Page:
Tuesday, March 31, 2009

Middle Church by Bob Edgar

First sentence:

"One cold February day during my senior year of seminary, I did a controversial and, to some people, even radical thing: I boarded a bus and rode to Washington, D.C., to hear a Baptist preacher deliver a sermon on politics."


"The radical religious right has put the wrong issues at the top of the moral agenda for America, says Bob Edgar, the general secretary of the National Council of Churches USA and a former six-term congressman. The moral issues that really matter to America's faithful majority -- to "Middle Church" -- says Edgar, are peace, poverty, and planet Earth. Middle Church is a stirring call to progressive people of faith to take back the moral high ground from the right-wing extremists and make America a better -- not a more divided -- country.

The Bible seldom mentions homosexuality, doesn't mention abortion at all, but discusses poverty and peace more than two thousand times. But despite the Bible's emphasis on issues of social justice, the politics of faith have been captured in this country by a radical minority with its narrow and highly divisive agenda emphasizing personal piety above all else. This limited agenda is built around opposition to gay marriage, abortion, and stem-cell research, rather than the timeless and unifying themes of the Bible. In a stunning reversal of the historic role of religion in progressive change, faith has now been co-opted into a force for preemptive war, indifference to the poor, and reckless environmental degradation.

In Middle Church, Bob Edgar reclaims faith for the American mainstream. He rebuts the distorted arguments of the far religious right and instead offers progressive solutions grounded in Scripture behind which most Americans can unite. He reminds us that Jesus preached mainly about the poor and that social justice and peace were at the heart of his ministry. Edgar agrees that all Americans have a right to bring the values of their faiths to bear on the policies of our government. But faith, as he shows, should lead to progressive solutions for the defining moral issues of our time: peace, poverty, and planet Earth. Middle Church identifies the common ground on which people of faith -- Christians, Jews, and Muslims -- can unite and shows how this faithful majority can put tolerance, social justice, and love at the top of the political agenda in this country once again. " -- from the inside flap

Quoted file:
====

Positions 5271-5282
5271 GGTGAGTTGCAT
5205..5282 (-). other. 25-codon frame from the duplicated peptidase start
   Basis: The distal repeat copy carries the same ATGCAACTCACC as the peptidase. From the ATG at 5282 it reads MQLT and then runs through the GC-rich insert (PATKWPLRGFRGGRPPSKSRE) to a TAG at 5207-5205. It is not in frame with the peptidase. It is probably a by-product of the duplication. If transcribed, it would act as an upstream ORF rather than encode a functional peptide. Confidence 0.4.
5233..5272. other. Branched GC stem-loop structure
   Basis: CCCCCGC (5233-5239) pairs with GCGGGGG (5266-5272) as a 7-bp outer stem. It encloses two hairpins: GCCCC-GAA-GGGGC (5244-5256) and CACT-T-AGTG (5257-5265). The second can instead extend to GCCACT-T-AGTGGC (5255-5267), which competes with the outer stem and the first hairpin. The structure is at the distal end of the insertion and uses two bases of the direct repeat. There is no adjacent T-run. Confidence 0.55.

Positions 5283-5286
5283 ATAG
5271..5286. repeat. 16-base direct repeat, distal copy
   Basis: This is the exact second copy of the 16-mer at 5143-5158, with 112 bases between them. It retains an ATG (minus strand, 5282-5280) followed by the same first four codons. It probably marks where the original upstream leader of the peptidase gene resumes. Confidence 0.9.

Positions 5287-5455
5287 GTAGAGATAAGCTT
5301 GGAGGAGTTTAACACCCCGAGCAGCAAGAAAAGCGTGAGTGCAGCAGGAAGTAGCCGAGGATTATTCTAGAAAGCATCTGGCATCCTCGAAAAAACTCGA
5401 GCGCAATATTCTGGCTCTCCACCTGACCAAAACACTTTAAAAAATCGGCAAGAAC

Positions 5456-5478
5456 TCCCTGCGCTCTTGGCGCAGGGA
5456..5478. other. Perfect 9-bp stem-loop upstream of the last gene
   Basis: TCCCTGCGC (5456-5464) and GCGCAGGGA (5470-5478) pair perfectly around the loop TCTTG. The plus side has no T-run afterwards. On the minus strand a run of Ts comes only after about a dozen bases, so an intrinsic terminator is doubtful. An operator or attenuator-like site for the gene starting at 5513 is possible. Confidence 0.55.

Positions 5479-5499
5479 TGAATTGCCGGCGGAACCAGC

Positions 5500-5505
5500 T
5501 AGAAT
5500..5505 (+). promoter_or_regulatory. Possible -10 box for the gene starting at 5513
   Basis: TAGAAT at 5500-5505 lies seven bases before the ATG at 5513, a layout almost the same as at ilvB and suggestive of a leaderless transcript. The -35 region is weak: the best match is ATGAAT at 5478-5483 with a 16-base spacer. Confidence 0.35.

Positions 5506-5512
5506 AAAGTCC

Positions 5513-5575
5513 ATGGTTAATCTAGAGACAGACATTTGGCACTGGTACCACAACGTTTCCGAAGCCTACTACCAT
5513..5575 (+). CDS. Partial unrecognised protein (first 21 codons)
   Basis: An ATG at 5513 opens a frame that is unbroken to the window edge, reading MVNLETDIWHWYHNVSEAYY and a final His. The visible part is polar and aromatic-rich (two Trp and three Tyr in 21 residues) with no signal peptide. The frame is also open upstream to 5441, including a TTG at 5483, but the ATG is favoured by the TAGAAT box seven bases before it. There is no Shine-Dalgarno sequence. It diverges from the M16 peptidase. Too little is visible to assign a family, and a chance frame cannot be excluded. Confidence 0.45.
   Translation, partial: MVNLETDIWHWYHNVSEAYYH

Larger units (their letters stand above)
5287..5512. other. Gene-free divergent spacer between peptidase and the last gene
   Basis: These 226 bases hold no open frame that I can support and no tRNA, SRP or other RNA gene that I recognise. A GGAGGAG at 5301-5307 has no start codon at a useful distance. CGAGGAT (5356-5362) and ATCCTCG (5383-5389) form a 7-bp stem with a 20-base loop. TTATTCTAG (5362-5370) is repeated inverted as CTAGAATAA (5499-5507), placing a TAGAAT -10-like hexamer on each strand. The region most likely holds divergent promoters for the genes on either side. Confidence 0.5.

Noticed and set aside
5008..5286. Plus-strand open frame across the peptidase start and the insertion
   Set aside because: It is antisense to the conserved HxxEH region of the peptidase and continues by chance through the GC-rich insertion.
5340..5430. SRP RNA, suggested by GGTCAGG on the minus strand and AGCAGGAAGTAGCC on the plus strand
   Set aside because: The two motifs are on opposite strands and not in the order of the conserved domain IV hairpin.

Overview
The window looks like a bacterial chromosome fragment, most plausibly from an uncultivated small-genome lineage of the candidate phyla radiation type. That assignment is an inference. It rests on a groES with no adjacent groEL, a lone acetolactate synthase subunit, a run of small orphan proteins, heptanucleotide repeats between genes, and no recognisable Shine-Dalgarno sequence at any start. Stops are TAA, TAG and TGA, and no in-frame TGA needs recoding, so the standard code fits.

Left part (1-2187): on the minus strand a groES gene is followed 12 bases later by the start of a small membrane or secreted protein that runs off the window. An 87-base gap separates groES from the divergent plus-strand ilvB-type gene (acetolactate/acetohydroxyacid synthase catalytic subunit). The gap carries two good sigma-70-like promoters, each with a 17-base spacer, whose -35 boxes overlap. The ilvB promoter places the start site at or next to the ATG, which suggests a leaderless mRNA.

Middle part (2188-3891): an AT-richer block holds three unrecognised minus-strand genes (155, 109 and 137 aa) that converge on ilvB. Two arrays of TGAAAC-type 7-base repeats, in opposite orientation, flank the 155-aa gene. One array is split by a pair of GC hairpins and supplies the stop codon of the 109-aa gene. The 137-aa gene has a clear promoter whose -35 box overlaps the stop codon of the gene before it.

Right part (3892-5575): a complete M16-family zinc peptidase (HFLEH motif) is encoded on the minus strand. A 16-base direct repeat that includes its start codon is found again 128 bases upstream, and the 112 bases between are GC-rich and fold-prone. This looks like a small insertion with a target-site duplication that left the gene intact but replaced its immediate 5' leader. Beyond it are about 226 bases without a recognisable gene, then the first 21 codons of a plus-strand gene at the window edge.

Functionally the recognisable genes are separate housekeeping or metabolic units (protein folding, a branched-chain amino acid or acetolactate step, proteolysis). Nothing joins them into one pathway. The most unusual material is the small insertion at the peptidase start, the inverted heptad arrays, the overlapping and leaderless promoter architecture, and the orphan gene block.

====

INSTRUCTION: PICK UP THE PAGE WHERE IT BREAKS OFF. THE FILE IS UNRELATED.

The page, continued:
My thoughts:

This was a thought-provoking look at how faith can encourage helping others, promoting peace and being better stewards of the planet.

Date read: 3/30/2009
Book #: 22
Challenges: Dewey Decimal Challenge, Support Your Local Library Challenge
Rating: 3*/5 = good
Genre: Nonfiction

ISBN-10: 0743298498
ISBN-13: 9780743289498
Publisher: Simon & Schuster
Year: 2006
# of Pages: 238
Binding: Hardcover
LibraryThing Page

Monday, March 30, 2009

Musing Mondays - Keeping Track

From Just One More Page:

Today’s MUSING MONDAYS post is about recording your reading…

Do you keep track of what and/or how many books you read? How long have you been doing this? What's your favorite tracking method, and why?If you don't keep track, why not? (question courtesy of MizB)

Short answer: Yes! Now, for the long answer:

I started keeping track of my books in 2002 on Bibliophil. At that time, I noted the date read and rated the books on a 1-5 scale (3 = good, 4 = great, 5 = excellent). In 2006, I started this blog and over the years have added many sites that I track my books. The following links go directly to my book lists:

You'll notice that I simply copy/paste my comments from the blog onto these sites, so I tend to do my blog comments first and then over time update the other sites. I keep track on a spreadsheet.

Finally, I keep a running list in a hardcover book journal.

Friday, March 27, 2009

Six Moon Dance by Sheri S. Tepper

First sentence:

"'It's all right,' Mouche's mother said. 'Next time we'll have a girl.'"


"It was many, many years ago that humans came and settled the world of Newholme. In the early days, the first wave of pioneers struggled to make a home on the harsh, alien planet. As others from Earth came, the humans learned to bend Newholme to their will, to set down roots and raise up cities and farms and a grand temple to their goddess. But now strange things are happening. The very ground is shaking with volcanic eruptions, and all of Newholme is in peril.